Worldwide, deaths from malaria infection have fallen to their lowest numbers since global reporting methods were implemented in the mid-20th century. Malaria control programs, which aim to reduce human morbidity and mortality due to malaria infection in a defined geographical area, are now present in a high percentage of malaria endemic nations. In contrast, malaria elimination programs, which seek to exterminate all malaria parasites in a nation, are present in smaller numbers. Accurate malaria surveillance is required for both of these programs in order to identify regions with higher transmission intensity, disease burden, and human mortality. The nation of Haiti is thought to be a low endemic area for the malarial parasite Plasmodium falciparum, but inconsistent and erratic surveillance elicits many questions to the severity of malaria is on this island nation. In late 2012, a nationwide study was conducted to determine prevalence of the P. falciparum parasite and seropositivity among the Haitian populace. This survey involved 62 study sites which collected blood samples on filter paper for subsequent laboratory analysis. At the Centers for Disease Control and Prevention laboratories in Atlanta, GA, filter papers were processed and assayed for P. falciparum DNA as well as IgG antibodies against P. falciparum antigens. Analysis of parasitic DNA revealed a very low parasite rate in the nation of Haiti for the 2012 transmission season with 0.17% of samples positive for active malaria infection. Serological assays to determine the IgG titer in samples showed many of the individuals had been infected with the P. falciparum parasite at some point in their lives. Surprisingly, nationwide estimates for seropositive rates showed high rates among those in the 0-5 and 6-10 year old groups, possibly indicating a resurgence of malaria in Haiti within the past 10 years. Nationwide seropositivity curves based on the antigens MSP-1 and AMA-1 gave estimates of seroconversion rates of 0.147 and 0.275, respectively. These data show the continued persistence of malaria in Haiti and the need for consistent and nationwide surveys in the future to determine areas with the highest levels of P. falciparum transmission.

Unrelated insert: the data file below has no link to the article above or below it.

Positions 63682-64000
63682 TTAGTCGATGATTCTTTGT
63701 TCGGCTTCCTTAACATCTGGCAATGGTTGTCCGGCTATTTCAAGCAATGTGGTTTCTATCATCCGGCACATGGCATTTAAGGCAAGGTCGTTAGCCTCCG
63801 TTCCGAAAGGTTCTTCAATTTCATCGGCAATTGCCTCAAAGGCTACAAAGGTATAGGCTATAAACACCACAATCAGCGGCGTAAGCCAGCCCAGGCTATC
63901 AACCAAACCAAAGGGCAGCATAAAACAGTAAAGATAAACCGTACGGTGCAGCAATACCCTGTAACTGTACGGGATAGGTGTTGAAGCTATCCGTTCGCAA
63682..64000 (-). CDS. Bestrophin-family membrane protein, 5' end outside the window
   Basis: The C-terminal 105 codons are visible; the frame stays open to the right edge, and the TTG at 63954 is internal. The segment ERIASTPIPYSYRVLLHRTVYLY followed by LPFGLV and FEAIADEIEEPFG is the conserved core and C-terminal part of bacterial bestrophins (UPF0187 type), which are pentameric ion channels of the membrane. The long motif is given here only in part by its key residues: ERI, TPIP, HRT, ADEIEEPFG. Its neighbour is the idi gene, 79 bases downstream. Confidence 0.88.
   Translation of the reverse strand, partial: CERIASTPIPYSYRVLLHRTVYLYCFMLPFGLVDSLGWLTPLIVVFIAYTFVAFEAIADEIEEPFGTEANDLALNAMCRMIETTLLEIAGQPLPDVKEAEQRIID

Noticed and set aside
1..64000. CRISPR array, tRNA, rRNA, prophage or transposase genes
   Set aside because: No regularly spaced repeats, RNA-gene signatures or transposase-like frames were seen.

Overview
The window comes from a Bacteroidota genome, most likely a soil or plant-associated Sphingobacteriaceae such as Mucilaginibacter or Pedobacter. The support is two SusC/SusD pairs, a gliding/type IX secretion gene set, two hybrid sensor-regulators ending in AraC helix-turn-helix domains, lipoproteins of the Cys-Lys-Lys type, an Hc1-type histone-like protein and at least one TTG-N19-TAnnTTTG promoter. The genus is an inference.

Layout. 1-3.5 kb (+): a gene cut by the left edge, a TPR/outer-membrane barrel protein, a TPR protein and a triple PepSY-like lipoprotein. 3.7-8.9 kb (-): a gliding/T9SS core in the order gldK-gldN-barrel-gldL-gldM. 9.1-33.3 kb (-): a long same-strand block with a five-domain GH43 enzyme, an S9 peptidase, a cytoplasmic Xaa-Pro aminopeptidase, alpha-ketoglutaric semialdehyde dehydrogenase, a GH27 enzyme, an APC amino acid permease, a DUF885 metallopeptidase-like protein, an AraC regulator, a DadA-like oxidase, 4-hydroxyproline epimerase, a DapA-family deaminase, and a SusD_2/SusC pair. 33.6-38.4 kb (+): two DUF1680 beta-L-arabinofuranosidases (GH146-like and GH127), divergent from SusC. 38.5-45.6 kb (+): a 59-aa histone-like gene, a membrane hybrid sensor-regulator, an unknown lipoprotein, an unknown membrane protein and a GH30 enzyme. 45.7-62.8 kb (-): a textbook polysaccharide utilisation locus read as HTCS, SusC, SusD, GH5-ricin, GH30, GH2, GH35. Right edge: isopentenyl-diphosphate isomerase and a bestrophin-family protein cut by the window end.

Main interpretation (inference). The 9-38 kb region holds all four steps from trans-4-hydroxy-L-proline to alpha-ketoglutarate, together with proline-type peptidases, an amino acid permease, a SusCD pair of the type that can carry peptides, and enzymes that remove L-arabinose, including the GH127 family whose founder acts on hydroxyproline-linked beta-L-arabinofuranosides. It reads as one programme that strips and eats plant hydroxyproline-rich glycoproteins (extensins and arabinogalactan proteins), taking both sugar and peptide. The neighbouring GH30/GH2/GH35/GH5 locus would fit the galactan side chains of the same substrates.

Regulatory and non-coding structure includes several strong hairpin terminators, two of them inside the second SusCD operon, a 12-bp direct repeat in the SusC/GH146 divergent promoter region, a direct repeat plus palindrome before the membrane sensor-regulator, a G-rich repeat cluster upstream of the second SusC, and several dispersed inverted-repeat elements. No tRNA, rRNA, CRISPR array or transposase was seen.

Table of Contents
Abbreviations Used in this Document...1
Discussion and Future Directions...17
Tables, Figures, and Figure Legends...26
About this Master's Thesis
|Committee Chair / Thesis Advisor|
|Short and Long Term Plasmodium Surveillance in the Low-Endemic Nation of Haiti ()||2018-08-28||